3 minutes ago - 2693 - via / Source - reblog

Loki was brought up with the expectation of entitlement — he was born to rule, both Thor and Loki were born to be kings. And yet, there is no kingdom for Loki, so he has to find one. So he’s come down to earth to subjugate humanity and rule the human race as their king. I guess we’ve skirted over the facts of where Loki disappeared to, but we’ve imagined that he’s had a pretty horrible time and this is his kind of last chance at giving himself an identity or a home, somewhere to belong to.” — Tom Hiddleston


1 hour ago - reblog

oh my god the only thing that sort of saves the whole ‘geek couture’ fashion show at comic-con is the mystique dress and that the loki dress looks vaguely dita von teese-esque


1 hour ago - 29485 - via / Source - reblog

allisonscrown:

"where’s my christian grey????” hopefully locked up in prison


1 hour ago - 5 - reblog

tbh my apathy towards the marauders era stems from prevalent fandom tendencies like… how many all-white fancasts feat. ben barnes and andrew garfield can you come up with. where the fuck is peter pettigrew (oh he doesn’t suit your black&white vision of the hp verse that’s why). why is everyone so blissfully happy with the wizarding world on the brink of war. why the fuck is james potter a shining example of all virtues. who are these characters




3 hours ago - 1 - reblog

norma, the tale legacy (possible) heiress

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3 hours ago - 4845 - via / Source - reblog

Audrey Hepburn and Gregory Peck in Roman Holiday (1953)

Audrey Hepburn and Gregory Peck in Roman Holiday (1953)


5 hours ago - 528 - via / Source - reblog

You know, it all makes  s e n s e  now, why you favored Thor all these  y e a r s, [x]


6 hours ago - 25 - via / Source - reblog

cinnamon-lady24:

I want to reblog this because I agree with it and the poster is 100000% accurate but the fact of the matter is that I will probably go to see the film in order to mock it and I know it’s the not the biggest deal. The poster is heading in the right direction, because, if you want more of a certain type of film, DEFINITELY go to see it in a cinema/purchase it legitimately on DVD because it will make it more financially viable.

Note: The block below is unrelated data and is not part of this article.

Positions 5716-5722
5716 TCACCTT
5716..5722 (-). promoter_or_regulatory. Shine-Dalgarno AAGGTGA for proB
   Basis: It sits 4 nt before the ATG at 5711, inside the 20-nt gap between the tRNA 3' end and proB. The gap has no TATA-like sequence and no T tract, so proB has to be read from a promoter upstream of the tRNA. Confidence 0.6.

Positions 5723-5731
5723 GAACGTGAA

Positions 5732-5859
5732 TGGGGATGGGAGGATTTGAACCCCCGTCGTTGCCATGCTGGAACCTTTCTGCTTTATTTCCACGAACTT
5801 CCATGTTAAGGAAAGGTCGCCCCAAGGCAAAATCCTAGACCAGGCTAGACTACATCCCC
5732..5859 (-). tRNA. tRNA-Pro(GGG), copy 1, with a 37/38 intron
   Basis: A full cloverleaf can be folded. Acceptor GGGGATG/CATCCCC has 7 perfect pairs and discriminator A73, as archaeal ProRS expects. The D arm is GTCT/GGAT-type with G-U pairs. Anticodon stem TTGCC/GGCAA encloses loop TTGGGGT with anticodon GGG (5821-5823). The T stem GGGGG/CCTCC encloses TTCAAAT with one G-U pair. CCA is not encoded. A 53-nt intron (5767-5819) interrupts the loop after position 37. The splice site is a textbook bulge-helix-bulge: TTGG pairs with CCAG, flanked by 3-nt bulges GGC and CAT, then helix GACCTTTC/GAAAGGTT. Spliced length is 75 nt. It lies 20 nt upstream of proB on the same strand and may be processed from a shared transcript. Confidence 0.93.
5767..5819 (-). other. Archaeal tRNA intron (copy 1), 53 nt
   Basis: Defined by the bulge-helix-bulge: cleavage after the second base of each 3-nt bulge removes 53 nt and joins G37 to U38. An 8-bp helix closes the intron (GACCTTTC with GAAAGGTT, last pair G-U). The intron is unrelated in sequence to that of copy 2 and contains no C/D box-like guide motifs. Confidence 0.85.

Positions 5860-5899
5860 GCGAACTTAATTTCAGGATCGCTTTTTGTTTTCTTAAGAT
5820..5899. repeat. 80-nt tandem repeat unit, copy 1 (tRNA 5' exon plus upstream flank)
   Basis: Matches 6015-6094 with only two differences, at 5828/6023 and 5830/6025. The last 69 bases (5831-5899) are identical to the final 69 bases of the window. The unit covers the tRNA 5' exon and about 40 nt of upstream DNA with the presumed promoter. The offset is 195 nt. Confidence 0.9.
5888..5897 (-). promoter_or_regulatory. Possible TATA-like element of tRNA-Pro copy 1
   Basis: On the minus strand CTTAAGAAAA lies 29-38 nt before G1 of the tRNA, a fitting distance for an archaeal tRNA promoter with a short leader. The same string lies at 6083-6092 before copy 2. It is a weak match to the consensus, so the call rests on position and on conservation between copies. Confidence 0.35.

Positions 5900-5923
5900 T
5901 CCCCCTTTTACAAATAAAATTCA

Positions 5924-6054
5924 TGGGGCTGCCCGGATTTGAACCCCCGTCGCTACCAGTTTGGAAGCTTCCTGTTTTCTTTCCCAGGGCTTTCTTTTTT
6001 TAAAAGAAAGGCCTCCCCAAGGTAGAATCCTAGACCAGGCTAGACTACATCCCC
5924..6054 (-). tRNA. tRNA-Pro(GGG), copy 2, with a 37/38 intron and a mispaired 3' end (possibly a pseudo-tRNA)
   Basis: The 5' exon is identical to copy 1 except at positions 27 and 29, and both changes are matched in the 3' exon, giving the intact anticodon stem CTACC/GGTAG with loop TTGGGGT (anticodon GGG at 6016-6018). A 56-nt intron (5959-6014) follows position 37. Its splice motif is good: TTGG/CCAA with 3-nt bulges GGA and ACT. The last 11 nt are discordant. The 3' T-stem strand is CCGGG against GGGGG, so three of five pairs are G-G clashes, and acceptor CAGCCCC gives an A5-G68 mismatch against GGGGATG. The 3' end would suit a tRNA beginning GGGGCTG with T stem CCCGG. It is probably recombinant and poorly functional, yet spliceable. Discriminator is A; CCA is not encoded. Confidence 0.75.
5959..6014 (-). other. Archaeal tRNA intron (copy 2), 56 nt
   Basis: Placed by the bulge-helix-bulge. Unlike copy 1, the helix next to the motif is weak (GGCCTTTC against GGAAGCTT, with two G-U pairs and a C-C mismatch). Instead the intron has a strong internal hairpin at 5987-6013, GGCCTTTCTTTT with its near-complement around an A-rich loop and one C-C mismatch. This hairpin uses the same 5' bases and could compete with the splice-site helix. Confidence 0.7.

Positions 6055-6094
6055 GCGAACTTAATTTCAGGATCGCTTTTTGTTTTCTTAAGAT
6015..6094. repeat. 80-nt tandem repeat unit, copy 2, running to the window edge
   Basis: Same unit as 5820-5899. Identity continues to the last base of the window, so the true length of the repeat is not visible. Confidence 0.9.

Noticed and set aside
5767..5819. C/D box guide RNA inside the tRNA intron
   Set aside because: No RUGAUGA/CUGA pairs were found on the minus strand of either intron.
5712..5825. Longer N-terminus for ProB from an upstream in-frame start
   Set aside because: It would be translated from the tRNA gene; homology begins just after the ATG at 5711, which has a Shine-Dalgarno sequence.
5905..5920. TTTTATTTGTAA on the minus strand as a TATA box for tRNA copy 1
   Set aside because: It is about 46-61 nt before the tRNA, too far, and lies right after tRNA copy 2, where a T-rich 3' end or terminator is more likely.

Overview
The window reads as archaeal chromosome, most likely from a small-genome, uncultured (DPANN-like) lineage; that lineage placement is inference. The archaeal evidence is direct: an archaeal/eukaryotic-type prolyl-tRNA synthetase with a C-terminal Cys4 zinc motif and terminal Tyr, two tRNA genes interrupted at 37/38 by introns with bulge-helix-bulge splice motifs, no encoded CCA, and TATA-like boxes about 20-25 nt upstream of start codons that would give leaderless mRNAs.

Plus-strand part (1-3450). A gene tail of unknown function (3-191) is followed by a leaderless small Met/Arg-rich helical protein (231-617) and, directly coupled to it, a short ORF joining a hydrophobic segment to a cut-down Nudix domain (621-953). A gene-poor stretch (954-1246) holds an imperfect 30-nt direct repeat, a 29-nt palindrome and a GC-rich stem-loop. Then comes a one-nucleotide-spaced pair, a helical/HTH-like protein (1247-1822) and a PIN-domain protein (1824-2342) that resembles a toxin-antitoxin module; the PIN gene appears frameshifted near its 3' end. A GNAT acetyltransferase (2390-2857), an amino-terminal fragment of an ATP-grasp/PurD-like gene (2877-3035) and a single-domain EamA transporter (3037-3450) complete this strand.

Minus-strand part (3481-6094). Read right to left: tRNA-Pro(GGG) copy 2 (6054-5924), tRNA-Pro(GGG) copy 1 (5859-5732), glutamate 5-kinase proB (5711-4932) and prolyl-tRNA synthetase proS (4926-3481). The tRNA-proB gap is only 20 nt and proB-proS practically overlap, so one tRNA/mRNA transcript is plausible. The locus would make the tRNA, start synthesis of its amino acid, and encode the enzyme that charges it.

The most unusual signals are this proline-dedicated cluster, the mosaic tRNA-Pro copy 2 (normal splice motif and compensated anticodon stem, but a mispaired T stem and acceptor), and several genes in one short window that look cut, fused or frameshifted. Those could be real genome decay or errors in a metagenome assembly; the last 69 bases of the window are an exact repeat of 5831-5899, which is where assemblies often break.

The issue is, however, that not supporting projects that you don’t want to see (i.e., Lone Ranger50 Shades, more films about random white guys and women being abused/tossed aside/treated as “prizes”), doesn’t tend to really turn things around, because financial viability doesn’t always have the intended result. (For example, Lone Ranger flopped, yet we’re definitely going to see more films by that writing team about two white guys.) Hollywood—and worldwide cinema, really—likes to stick with what it knows.

But if you make something “unexpected” (i.e., a project produced by/about women [and women of colour especially]) financially successful, you make it more likely that such projects will be backed in future, which is really, really important. In Hollywood, as with most things, positive support tends to have a greater effect than negative support. It doesn’t necessarily mean you’ll see more of such projects or that producers will go out of their way to find them, but it means that, if a filmmaker is pitching a project, they can point to the financial success of a similar one and it can help theirs find backing.

Which is why everyone should buy/support Frances Ha, Lizzie Bennet Diaries (which has a lot of women writers), Kamome Diner, the series Twenties and all other films/shows about women and written by women, because that’s really important. And make sure to support films in the cinema especially, because that’s the main way that a film’s financial success is judged—not the DVD/bluray sales, not its downloads from iTunes and other such places. These also have an impact, but make sure to see things in the cinema as well. It makes a huge difference.

So if you want a film to succeed, make it succeed. It tends to have a bigger impact than making the usual hogwash fail. Tell people about projects you feel deserve to have success and that you want to see more of.

And encourage people to watch it. Make photosets and gifsets. Write fan fiction. Do fan art. Make fan videos and fan mixes. Show it off. Oftentimes a film or show’s success can change completely just by word-of-mouth endorsement. It’s really important and it makes a big difference in the long run. There are numerous films that I’ve gone to see thanks to this sort of fan promotion. Seeing a level of enthusiasm and love that people can have for a film/show is a great advertisement.